Economic Reforms of India Since 1991 - A Crital Evaluation
During 1990-91, India had to face various economic problems. The massive deficiency in foreign trade balance
which was expanding further. Since 1987-88 till 1990-91 it was increasing in such a high rate that by the end of 1990-91 the
amount of this deficit balance became 10,644 crores of rupees. At the same time the foreign exchange stock was also
decreasing. In 1990 and 1991 the government of India had to take huge amount of loan from the IMF as compensatory
financial facility. Even by mortgaging 46 tons of gold, it had taken short term foreign loan from the bank of England. At the
same time, India was also facing problems of increasing rate of inflation, which was 12% by 1991. Therefore the
government had to increase in the procurement price of the agricultural product, this has increased the amount of monetised
deficit in budget, increase of imports cost and decrease in the rate of currency exchange. Thus Indian economy was facing
trade deficit as well as fiscal deficit.
To get relief from such economic problem the government of India had only following two ways before it:
(i) To acquire foreign debt and create ideal conditions for increasing the flow of foreign exchange and also to increase the
volume of export.
(ii) The other was to establish and maintain fiscal discipline and to built structural adjustment for the purpose.
Therefore the government of India had to introduce various economic reforms plans, such as:-
Licence rule, except six industries abolished.
Limit for foreign equity increased to 51%.
Import duty on export related capital goods reduced to 15% and for project import 25%.
Corporate tax for domestic companies reduced from 45% to 0% and from 15% to 55% for foreign companies.
Relaxation in foreign exchange regulation act.
Reforms in custom duties.
Basic telecommunication services opened to private sectors.
Abolished minimum lending rate for the amount exceeding Rs 200000.
Allow private investment in private sectors.
Functioning of private banks allowed.
Five year tax holiday to new industrial units set up in backward areas.
Automatic approval for 100% export oriented units and the units in export processing zones.
To decrease the value of money in terms of dollar.
Policy has been made for several industries; the monopoly of public sector came to an end.
Policy of disinvestment has been formulated for disinvestment in public sectors.
Due to such policy of economic reforms there are several positive impacts happened in Indian economy. India has become a
favourable destination of outsourcing for most of the MNC’s because of low wage rate and skilled manpower. During the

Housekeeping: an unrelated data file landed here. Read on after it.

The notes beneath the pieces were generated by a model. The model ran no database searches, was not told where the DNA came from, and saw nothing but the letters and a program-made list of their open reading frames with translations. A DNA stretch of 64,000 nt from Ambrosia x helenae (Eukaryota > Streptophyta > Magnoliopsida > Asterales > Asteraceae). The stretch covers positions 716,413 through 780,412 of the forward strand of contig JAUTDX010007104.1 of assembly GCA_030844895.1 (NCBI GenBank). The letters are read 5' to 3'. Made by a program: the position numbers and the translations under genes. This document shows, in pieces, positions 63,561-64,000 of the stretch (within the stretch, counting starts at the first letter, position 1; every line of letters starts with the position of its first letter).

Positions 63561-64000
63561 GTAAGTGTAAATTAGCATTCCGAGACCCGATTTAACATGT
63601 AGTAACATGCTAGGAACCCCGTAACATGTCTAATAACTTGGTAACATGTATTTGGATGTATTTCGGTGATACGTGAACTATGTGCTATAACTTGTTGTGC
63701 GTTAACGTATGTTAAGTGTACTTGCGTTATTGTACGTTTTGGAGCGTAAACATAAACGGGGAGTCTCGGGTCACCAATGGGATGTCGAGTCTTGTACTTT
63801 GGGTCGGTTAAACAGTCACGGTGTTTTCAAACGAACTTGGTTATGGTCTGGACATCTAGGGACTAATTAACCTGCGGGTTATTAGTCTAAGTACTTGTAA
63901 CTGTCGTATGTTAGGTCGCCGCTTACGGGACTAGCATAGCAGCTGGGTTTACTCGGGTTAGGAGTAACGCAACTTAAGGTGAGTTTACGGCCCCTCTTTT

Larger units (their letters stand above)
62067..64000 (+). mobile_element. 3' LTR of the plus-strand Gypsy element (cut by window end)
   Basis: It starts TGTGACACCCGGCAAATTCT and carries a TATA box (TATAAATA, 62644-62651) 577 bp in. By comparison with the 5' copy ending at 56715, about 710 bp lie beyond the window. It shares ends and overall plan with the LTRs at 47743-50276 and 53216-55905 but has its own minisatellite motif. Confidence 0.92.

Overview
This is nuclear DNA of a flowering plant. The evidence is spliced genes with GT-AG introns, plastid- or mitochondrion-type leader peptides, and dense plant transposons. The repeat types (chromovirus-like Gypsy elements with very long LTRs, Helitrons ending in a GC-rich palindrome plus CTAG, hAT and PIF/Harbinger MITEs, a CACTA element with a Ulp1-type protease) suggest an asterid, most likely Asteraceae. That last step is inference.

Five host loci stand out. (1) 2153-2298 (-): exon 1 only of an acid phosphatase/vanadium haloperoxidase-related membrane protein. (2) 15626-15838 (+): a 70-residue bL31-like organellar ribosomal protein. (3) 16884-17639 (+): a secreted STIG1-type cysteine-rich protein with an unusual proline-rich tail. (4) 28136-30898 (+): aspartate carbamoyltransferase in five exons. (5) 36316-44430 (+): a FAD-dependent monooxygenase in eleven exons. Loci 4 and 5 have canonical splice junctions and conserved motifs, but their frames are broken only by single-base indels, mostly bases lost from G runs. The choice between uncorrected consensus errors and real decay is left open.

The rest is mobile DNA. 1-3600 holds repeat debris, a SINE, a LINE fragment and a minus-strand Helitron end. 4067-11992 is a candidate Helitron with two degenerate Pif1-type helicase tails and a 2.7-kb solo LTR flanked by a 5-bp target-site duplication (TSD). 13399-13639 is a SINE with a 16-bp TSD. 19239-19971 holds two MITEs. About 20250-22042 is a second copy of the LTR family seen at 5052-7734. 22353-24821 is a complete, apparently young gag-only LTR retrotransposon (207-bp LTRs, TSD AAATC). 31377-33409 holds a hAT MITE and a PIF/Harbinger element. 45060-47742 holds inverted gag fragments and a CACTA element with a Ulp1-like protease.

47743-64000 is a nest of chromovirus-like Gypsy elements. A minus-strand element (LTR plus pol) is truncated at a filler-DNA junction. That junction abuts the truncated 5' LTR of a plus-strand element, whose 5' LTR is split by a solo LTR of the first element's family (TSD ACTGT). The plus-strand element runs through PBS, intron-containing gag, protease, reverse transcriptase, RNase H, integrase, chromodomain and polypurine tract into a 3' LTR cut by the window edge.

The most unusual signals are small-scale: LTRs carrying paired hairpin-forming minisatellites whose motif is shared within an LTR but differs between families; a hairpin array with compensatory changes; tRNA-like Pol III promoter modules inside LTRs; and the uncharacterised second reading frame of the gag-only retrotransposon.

reforms period service sector has recorded high growth rate. The shares of service sectors in county’s GDP had increased
very rapidly. Due to economic reforms Indian consumers are benefited most. They now have a large variety of goods and
services sold by MNC’s in India. There has been large inflow of foreign capital in form of foreign direct investment. Foreign
direct investment has been increased from about US$ 100 million in 1990-91 to US$ 323.9 billion in March 2014. Also
increase in the share of private sector. Since 1991, the private sector is playing a dominant role. Due to application of new
economic pole inflation rate in the Indian Economy was controlled and general price level came down.
1. Liberalisation: It means removing unnecessary trade restriction and making the economy more competitive.
2. Globalization: Free interaction between economies of the world in the field of trade, finance, production,
technologies and investment is termed as globalization of the economy.
3. Privatization: It means removing strict control over private sectors and making them free to take necessary
4. Outsourcing: Going out to a source outside the company to buy regular services.
5. Fiscal Reforms: Controlling public expenditures and increasing revenue in order to discipline expenditure.
6. Balance of Trade: The difference in value between a country’s imports export and.
7. Inflation: A general increase in price and fall in purchasing value of money.
8. Disinvestment: It is the action of an organisation or government selling or liquidating an asset or subsidiary.
9. IMF: International Monetary Fund.
10. FERA: Foreign Exchange Regulation Act 1973.
11. FEMA: Foreign Exchange Management Act 1999.
12. PLG: Liberalization, Privatisation, Globalisation.